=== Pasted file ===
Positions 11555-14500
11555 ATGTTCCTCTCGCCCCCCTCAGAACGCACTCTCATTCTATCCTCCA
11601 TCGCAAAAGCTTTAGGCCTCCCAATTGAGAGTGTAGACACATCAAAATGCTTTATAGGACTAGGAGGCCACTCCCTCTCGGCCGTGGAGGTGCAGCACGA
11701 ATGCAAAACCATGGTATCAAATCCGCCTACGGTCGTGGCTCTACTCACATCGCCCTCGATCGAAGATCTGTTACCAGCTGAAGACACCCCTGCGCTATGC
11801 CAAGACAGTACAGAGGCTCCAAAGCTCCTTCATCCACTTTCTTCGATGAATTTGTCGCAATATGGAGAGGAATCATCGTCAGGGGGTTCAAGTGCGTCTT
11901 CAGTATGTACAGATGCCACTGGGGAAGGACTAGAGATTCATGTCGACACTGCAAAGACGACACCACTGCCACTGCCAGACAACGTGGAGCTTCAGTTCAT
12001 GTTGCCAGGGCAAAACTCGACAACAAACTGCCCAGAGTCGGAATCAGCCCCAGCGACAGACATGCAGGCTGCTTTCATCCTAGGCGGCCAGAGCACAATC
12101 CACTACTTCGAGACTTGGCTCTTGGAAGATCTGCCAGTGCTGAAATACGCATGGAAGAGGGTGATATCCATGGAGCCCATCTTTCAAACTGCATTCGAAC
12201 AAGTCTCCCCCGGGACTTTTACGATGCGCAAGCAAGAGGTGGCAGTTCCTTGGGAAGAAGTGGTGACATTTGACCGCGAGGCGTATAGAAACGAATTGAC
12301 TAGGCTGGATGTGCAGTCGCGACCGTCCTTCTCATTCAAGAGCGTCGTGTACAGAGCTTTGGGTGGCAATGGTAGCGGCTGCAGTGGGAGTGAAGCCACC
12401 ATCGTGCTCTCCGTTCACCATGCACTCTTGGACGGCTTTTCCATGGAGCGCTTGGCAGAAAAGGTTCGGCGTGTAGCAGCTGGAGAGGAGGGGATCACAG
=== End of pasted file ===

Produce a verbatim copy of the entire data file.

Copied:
Positions 11555-14500
11555 ATGTTCCTCTCGCCCCCCTCAGAACGCACTCTCATTCTATCCTCCA
11601 TCGCAAAAGCTTTAGGCCTCCCAATTGAGAGTGTAGACACATCAAAATGCTTTATAGGACTAGGAGGCCACTCCCTCTCGGCCGTGGAGGTGCAGCACGA
11701 ATGCAAAACCATGGTATCAAATCCGCCTACGGTCGTGGCTCTACTCACATCGCCCTCGATCGAAGATCTGTTACCAGCTGAAGACACCCCTGCGCTATGC
11801 CAAGACAGTACAGAGGCTCCAAAGCTCCTTCATCCACTTTCTTCGATGAATTTGTCGCAATATGGAGAGGAATCATCGTCAGGGGGTTCAAGTGCGTCTT
11901 CAGTATGTACAGATGCCACTGGGGAAGGACTAGAGATTCATGTCGACACTGCAAAGACGACACCACTGCCACTGCCAGACAACGTGGAGCTTCAGTTCAT
12001 GTTGCCAGGGCAAAACTCGACAACAAACTGCCCAGAGTCGGAATCAGCCCCAGCGACAGACATGCAGGCTGCTTTCATCCTAGGCGGCCAGAGCACAATC
12101 CACTACTTCGAGACTTGGCTCTTGGAAGATCTGCCAGTGCTGAAATACGCATGGAAGAGGGTGATATCCATGGAGCCCATCTTTCAAACTGCATTCGAAC
12201 AAGTCTCCCCCGGGACTTTTACGATGCGCAAGCAAGAGGTGGCAGTTCCTTGGGAAGAAGTGGTGACATTTGACCGCGAGGCGTATAGAAACGAATTGAC
12301 TAGGCTGGATGTGCAGTCGCGACCGTCCTTCTCATTCAAGAGCGTCGTGTACAGAGCTTTGGGTGGCAATGGTAGCGGCTGCAGTGGGAGTGAAGCCACC
12401 ATCGTGCTCTCCGTTCACCATGCACTCTTGGACGGCTTTTCCATGGAGCGCTTGGCAGAAAAGGTTCGGCGTGTAGCAGCTGGAGAGGAGGGGATCACAG